The Kingston Flyer

Some people collect stamps. Others collect comics, take up photography or astronomy. Markus’ (Hung’s Boyfriend) hobby is to chase steam trains.

New Zealand isn’t known as a big place for steam train enthusiasts (as far as I’m aware), but there are a few notable pockets where you can still see a steam train in action. After leaving Queenstown, I found myself in the back seat of my own car as Markus chased the Kingston Flyer.

The Kingston Flyer was originally put into service in 1890 as a passenger train. The train had a good run (until 1957), before ending the passenger service completely. After that, as a tourist run it started back up again in 1970, and ran until 2009 when it closed due to financial trouble. The train only started running again in late 2011, just in time for us to see it run. Naturally, I had a look about the train when I got the chance. From an engineering standpoint, these things are very interesting to explore!

After checking out the train, we hopped in the car and headed up the road a short bit. Then it was waiting for the first run of the day. A few toots of the horn, and the train came chugging up the inclined track.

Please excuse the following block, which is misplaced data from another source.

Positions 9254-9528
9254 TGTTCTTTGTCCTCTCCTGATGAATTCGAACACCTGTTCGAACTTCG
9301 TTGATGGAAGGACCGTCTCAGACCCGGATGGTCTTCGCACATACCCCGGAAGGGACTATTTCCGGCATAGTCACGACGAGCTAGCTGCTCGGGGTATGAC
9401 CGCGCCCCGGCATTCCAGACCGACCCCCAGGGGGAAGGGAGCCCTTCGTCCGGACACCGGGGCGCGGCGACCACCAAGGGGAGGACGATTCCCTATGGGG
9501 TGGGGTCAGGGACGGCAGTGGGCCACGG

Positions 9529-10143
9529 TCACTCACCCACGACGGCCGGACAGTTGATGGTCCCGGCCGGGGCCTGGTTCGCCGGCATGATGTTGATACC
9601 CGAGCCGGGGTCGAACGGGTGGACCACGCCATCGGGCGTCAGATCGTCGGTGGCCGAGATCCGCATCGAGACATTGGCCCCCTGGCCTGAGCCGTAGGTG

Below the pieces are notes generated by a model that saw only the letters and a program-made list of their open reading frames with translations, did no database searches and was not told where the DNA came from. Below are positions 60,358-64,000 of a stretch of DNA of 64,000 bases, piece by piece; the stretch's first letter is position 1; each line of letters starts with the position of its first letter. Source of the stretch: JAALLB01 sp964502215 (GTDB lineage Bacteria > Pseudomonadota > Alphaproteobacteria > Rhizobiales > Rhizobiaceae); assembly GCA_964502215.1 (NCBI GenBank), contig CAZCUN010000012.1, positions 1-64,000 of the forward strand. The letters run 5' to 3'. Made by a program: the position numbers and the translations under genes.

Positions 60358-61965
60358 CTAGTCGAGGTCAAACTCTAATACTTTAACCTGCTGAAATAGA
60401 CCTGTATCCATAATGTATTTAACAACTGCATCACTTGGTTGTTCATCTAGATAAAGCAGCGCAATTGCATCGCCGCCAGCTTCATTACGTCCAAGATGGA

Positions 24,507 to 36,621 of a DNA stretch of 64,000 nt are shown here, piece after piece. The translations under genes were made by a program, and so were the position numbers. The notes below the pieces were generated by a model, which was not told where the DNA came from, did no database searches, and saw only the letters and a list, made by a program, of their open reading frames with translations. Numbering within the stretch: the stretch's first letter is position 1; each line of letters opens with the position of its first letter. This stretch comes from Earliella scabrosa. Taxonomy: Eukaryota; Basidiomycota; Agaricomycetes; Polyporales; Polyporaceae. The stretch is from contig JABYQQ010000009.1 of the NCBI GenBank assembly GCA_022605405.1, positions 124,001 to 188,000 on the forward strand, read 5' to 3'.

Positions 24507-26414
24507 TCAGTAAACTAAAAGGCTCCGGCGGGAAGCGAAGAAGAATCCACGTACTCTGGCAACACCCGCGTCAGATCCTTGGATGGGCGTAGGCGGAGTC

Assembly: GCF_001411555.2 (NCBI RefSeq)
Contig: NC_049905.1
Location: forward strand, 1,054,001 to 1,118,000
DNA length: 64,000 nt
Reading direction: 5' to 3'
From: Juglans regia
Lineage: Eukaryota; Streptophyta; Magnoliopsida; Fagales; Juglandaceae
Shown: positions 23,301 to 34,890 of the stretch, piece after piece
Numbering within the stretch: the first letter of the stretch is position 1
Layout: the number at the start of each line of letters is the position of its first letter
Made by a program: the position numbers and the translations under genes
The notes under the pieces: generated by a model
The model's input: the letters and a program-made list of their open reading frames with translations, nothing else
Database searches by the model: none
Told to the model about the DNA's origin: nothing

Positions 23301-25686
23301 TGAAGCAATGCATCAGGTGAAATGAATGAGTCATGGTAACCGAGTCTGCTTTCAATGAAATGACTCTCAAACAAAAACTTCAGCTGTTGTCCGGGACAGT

A steam train during acceleration is a cool sight to see, and hear. It gives the very distinctive chugging sound one comes to expect from movies and such. After the train passed us, it was time to chase it. We all jumped back into the car and Markus sped us off towards our next photo stop. Train chasing entails driving ahead of the train a couple of times, allowing you to get pictures of the train in various states – accelerating, full speed, and decelerating into the station. We caught up and passed the train once it had hit full speed.

The scenery was very enjoyable, as was the weather. After an 18km run or so, the Kingston Flyer had reached the destination station of Fairlight. There, the train turned around, ready to head back to Kingston, and we headed back along the track for more pictures and chasing.

We chased the train well into the afternoon (the Kingston Flyer makes 2 return journeys per day), with Markus stopping for different perspectives and locations. His final stop saw him hike at least 30 minutes to get a shot he wanted. In other words, train chasers take their hobby seriously! I enjoyed the scenery alongside the sounds of the train as it steamed on by.

The evening found us at our destination for the next few nights – Te Anau. After setting up plans for the next day, I headed out to my campsite and enjoyed a spectacular sunset amongst the mountains. The next day would be a long one – Milford Sound awaited.

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